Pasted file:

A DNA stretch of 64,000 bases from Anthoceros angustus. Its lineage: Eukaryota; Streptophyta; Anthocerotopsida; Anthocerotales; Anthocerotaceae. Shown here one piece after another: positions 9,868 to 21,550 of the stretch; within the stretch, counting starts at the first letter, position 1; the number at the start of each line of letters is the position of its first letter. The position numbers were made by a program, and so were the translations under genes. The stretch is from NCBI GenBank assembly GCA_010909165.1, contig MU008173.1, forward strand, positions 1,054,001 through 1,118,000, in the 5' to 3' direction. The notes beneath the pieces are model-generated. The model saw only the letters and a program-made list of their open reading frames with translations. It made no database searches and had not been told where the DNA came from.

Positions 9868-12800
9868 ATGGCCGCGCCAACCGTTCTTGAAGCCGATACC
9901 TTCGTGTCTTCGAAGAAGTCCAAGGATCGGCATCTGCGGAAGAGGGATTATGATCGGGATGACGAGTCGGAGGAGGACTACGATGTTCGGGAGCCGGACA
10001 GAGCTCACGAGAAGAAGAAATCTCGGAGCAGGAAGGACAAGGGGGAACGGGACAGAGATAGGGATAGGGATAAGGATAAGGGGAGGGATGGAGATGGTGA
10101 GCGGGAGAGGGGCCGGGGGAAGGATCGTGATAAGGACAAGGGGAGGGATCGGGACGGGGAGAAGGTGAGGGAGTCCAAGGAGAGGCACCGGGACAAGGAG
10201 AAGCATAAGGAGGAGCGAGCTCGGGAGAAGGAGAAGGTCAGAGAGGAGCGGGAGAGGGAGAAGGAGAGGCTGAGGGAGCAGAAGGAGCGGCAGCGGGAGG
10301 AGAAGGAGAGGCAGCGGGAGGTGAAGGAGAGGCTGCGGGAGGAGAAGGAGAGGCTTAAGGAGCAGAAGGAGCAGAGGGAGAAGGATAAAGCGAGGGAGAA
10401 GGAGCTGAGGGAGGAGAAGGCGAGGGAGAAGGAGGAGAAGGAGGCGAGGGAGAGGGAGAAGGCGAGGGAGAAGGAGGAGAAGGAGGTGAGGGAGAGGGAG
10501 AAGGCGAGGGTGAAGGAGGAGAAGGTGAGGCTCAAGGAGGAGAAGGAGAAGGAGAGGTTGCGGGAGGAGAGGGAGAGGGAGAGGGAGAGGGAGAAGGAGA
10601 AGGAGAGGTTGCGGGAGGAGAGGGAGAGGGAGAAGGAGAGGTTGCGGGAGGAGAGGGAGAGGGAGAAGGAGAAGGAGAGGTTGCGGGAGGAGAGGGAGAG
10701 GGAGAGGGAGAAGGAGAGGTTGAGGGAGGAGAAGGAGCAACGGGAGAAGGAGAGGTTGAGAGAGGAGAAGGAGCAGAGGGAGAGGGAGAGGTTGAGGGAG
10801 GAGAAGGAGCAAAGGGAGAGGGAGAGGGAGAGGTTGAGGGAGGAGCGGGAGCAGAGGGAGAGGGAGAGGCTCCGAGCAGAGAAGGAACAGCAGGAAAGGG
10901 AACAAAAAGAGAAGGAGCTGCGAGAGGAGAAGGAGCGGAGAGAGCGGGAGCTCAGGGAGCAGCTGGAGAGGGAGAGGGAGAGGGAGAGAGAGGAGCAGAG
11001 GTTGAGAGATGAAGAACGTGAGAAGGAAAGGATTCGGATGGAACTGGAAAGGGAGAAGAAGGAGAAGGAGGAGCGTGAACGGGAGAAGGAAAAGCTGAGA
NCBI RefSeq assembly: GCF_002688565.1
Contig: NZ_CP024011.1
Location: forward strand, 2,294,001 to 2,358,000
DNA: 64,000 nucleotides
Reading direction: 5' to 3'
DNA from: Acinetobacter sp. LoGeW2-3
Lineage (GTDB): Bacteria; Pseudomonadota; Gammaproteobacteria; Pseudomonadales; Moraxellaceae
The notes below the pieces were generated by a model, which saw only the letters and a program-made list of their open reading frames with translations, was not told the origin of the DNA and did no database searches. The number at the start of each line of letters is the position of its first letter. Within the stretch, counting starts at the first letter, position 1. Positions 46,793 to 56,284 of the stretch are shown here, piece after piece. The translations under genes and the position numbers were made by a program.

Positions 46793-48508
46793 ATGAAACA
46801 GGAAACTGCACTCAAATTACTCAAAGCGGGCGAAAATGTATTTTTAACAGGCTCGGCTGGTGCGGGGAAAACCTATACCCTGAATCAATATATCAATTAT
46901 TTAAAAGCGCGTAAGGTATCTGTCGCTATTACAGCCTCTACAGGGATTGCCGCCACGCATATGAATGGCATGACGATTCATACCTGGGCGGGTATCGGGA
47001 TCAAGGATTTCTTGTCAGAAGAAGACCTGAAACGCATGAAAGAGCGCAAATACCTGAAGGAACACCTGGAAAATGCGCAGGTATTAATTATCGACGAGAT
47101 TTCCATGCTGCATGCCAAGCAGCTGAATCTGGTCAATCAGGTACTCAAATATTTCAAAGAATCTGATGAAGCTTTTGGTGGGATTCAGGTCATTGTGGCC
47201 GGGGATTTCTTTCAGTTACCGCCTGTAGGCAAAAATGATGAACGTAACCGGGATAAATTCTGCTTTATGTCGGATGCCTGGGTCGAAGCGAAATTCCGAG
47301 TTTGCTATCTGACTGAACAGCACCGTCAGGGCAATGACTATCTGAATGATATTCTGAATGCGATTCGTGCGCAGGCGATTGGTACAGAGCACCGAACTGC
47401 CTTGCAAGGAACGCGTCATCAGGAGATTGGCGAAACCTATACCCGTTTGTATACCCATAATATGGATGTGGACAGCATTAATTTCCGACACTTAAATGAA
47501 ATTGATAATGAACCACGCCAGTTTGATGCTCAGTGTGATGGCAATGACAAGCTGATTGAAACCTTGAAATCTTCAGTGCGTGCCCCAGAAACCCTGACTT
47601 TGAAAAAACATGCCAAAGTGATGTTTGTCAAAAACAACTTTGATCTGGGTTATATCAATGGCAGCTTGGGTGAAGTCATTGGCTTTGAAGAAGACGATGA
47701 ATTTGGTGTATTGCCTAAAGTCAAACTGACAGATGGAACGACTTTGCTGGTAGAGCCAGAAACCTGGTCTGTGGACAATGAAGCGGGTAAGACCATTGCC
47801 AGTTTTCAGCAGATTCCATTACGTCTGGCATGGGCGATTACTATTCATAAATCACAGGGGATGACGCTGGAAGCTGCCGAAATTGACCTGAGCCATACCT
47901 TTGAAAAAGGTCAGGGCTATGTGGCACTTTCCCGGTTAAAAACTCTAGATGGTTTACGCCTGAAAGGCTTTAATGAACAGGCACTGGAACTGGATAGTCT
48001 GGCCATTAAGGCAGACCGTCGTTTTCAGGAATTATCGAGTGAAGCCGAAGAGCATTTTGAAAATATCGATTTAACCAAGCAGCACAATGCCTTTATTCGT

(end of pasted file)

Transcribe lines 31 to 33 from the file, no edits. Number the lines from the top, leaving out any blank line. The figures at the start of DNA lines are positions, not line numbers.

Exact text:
47301 TTTGCTATCTGACTGAACAGCACCGTCAGGGCAATGACTATCTGAATGATATTCTGAATGCGATTCGTGCGCAGGCGATTGGTACAGAGCACCGAACTGC
47401 CTTGCAAGGAACGCGTCATCAGGAGATTGGCGAAACCTATACCCGTTTGTATACCCATAATATGGATGTGGACAGCATTAATTTCCGACACTTAAATGAA
47501 ATTGATAATGAACCACGCCAGTTTGATGCTCAGTGTGATGGCAATGACAAGCTGATTGAAACCTTGAAATCTTCAGTGCGTGCCCCAGAAACCCTGACTT